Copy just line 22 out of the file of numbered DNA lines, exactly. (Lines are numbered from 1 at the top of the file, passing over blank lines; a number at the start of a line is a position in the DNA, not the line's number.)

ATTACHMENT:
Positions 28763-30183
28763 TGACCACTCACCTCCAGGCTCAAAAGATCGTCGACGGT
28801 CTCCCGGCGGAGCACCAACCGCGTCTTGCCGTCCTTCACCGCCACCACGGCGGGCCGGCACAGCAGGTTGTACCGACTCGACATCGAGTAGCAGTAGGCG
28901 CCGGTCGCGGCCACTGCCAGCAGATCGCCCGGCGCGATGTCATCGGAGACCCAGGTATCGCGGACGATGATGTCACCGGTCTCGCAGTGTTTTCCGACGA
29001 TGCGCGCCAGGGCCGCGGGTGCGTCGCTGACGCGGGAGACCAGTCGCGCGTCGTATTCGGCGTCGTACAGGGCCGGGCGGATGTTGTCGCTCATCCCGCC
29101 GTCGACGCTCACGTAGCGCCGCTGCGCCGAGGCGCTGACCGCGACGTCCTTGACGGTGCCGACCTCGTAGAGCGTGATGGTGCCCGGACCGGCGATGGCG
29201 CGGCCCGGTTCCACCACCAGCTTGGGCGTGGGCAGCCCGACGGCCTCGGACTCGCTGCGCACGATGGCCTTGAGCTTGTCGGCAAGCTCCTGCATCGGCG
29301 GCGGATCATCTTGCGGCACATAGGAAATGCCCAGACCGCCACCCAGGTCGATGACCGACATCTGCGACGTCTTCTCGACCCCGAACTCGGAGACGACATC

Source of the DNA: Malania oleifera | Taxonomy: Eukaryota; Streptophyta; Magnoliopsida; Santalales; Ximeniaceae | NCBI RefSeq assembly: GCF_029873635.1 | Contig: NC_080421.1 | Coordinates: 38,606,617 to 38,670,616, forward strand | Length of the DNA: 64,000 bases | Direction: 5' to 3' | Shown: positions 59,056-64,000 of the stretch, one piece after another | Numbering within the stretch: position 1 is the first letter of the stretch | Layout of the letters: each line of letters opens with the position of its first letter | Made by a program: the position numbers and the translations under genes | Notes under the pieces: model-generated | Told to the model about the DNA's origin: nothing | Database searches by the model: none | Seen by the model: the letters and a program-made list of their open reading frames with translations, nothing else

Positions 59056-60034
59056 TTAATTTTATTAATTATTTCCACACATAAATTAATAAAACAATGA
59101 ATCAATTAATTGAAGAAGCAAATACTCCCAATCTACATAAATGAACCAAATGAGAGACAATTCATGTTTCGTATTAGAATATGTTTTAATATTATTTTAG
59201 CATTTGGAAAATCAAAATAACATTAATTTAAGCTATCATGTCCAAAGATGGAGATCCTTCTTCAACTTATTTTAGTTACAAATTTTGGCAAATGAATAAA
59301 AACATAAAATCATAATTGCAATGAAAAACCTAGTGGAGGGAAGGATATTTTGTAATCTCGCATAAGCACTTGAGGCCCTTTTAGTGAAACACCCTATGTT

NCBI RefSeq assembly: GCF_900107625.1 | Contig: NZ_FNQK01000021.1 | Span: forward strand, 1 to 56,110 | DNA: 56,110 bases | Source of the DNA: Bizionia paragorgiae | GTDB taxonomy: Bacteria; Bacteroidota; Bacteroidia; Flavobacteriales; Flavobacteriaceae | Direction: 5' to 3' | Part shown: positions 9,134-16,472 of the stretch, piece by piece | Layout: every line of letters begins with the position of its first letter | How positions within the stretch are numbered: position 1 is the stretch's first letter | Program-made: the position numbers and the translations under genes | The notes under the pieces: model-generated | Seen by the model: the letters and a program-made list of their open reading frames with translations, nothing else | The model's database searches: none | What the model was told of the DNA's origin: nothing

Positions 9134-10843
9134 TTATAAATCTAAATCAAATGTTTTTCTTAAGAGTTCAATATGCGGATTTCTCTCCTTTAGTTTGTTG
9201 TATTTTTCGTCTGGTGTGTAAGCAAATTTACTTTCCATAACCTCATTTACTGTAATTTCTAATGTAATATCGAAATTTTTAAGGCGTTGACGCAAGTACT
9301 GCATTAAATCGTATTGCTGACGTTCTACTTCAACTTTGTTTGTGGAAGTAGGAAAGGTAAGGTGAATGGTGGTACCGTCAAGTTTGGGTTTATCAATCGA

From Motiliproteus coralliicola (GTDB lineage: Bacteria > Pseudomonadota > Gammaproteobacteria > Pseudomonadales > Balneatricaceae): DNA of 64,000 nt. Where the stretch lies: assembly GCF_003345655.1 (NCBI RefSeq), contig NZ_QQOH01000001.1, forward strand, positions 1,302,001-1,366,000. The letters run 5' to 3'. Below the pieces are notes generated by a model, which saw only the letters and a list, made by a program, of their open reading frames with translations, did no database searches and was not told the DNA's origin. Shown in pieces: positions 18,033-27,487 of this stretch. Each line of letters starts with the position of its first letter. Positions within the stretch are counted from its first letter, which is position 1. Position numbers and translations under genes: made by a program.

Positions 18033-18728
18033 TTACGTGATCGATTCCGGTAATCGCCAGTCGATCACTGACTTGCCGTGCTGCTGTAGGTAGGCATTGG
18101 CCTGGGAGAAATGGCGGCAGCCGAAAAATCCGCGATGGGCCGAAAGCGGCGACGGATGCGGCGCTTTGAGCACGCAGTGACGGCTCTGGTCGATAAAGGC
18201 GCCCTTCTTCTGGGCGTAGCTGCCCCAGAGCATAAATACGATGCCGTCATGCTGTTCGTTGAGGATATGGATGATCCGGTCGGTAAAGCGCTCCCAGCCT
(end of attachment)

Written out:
18033 TTACGTGATCGATTCCGGTAATCGCCAGTCGATCACTGACTTGCCGTGCTGCTGTAGGTAGGCATTGG